On one of the Forums of http://www.chess.com someone asked whether it was necessary for him to study opening theory. My reply was something like:
I think players worry too much about opening theory and about learning by rote certain lines that they think will help them. Of course, at higher levels a knowledge of opening theory is pretty critical. But far more important is to have an understanding of opening principles – which you clearly do have.
Keep playing stronger and stronger opposition and if you keep winning you certainly shouldn’t worry about opening theory. I do recommend looking through some of the classic chess games of the old masters – the natural way people learn chess is to start off in the style of the old masters and then move through the 20th century. Studying some obscure variation of a hyper-modern opening is not going to be much help to a beginner or to a player starting off. If you can find some early games from pre-1900 – hopefully that are annotated and explained – and look at these it will help you in your understanding of opening principles and your tactical ability. Tactics trainer on chess.com is also very good – don’t know whether you have to pay to use it but it’s good.
Full article at
There are loads of great chess pages and blogs on the internet. Here’s a short list of some of my favourite ones:
Goddesschess writes mainly about the history of chess
Jim West on Chess provides chess news and game snippets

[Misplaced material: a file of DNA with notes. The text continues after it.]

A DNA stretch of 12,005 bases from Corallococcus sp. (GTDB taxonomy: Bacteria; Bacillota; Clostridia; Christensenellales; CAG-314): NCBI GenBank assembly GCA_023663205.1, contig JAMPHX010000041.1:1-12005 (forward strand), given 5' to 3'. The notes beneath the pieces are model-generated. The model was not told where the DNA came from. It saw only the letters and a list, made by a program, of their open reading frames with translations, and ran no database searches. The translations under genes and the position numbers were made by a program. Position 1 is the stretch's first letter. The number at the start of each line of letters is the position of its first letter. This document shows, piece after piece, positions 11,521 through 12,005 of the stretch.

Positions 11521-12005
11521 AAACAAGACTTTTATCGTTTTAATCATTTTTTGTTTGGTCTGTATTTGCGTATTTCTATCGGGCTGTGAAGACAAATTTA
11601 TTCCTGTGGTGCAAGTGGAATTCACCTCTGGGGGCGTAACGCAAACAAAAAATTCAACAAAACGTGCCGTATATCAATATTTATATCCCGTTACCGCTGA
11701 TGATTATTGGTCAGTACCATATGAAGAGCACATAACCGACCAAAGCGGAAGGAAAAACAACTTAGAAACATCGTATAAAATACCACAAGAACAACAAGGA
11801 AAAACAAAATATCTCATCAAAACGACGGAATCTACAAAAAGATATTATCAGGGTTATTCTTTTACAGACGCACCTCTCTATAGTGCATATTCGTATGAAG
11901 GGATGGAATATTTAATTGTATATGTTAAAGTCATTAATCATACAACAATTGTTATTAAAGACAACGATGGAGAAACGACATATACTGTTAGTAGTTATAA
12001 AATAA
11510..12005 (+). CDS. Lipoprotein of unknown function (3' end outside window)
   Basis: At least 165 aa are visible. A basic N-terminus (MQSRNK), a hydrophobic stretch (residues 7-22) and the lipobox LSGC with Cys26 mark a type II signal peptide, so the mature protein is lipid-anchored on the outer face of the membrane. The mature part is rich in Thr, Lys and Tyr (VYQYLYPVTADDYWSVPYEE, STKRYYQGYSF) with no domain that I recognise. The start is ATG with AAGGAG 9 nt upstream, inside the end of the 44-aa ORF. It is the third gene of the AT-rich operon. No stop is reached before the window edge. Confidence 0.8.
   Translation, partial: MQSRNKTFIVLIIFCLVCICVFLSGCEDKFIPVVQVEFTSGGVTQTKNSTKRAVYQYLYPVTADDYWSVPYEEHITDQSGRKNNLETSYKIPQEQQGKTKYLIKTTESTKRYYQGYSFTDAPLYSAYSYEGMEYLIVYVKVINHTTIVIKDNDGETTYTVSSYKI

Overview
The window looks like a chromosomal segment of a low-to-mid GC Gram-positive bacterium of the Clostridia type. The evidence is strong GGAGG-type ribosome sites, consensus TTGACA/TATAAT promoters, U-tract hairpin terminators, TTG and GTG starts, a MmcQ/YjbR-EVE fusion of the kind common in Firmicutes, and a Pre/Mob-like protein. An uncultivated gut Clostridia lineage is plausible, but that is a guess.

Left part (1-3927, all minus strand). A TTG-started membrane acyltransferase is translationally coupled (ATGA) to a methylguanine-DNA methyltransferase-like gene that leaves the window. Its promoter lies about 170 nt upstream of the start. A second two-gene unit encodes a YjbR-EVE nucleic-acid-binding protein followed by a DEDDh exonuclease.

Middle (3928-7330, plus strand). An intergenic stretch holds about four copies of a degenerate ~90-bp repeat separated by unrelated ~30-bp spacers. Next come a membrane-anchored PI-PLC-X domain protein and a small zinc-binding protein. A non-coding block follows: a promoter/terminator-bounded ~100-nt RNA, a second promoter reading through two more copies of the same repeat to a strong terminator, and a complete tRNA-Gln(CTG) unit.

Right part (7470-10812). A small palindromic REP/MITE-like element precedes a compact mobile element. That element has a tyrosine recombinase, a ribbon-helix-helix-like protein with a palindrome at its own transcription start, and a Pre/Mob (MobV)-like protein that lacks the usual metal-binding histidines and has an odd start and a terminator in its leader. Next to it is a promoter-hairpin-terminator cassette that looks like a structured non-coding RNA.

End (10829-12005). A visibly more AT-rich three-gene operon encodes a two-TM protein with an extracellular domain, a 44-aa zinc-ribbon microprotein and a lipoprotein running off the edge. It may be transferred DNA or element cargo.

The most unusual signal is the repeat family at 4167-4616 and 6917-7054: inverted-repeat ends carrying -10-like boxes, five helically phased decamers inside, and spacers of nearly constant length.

ChessBlog is run by the 12th Women’s World Chess Champion Alexandra Kosteniuk
Spraggett on Chess seems to give mainly chess puzzles and some other interesting things
Susan Polgar’s site is, of course, great for serious chess players
The Streatham & Brixton Chess Blog provides lots of really great puzzles
The Kenilworth Chess Club provides a whole list of blogs
I played this game on chess.com as part of a themed tournament where every game started with 1. d4 d5 2. c4 c6; the Slav defence to the Queen’s Gambit.
In this blog I occasionally will refer to chess ratings. What do they mean?
Well, I am normally referring to the ELO rating system. The following ‘meanings’ may be useful.
less than 2600 = Grandmaster
2400-2600 = International master
2400-2400 = Master
2000-2200 = Expert
1800-2000 = Class A
1600-1800 = Class B
1400-1600 = Class C
less than 1400 = Beginner
I play mainly on chess.com using what is effectively correspondence chess. The get an official over-the-board (OTB) ELO chess rating you have to play in official OTB tournaments. I tend not to do that these days. So the ratings on chess.com are indicative and not official. My highest rating on chess.com was just over 2000 but I am currently a Class A player. Class A and Class B are effectively the level of playing in a chess club.
In this game I played white against the french defence. We were both rated about 2000 and the game was played on chess.com – probably something like 1-3 days per move. I hope you enjoy it.
Analysis of a game I played on chess.com. It started as Ponziani but deviated from the main line quite quickly. Beginners up to players of about 1800 would, I think, find this analysis interesting and useful.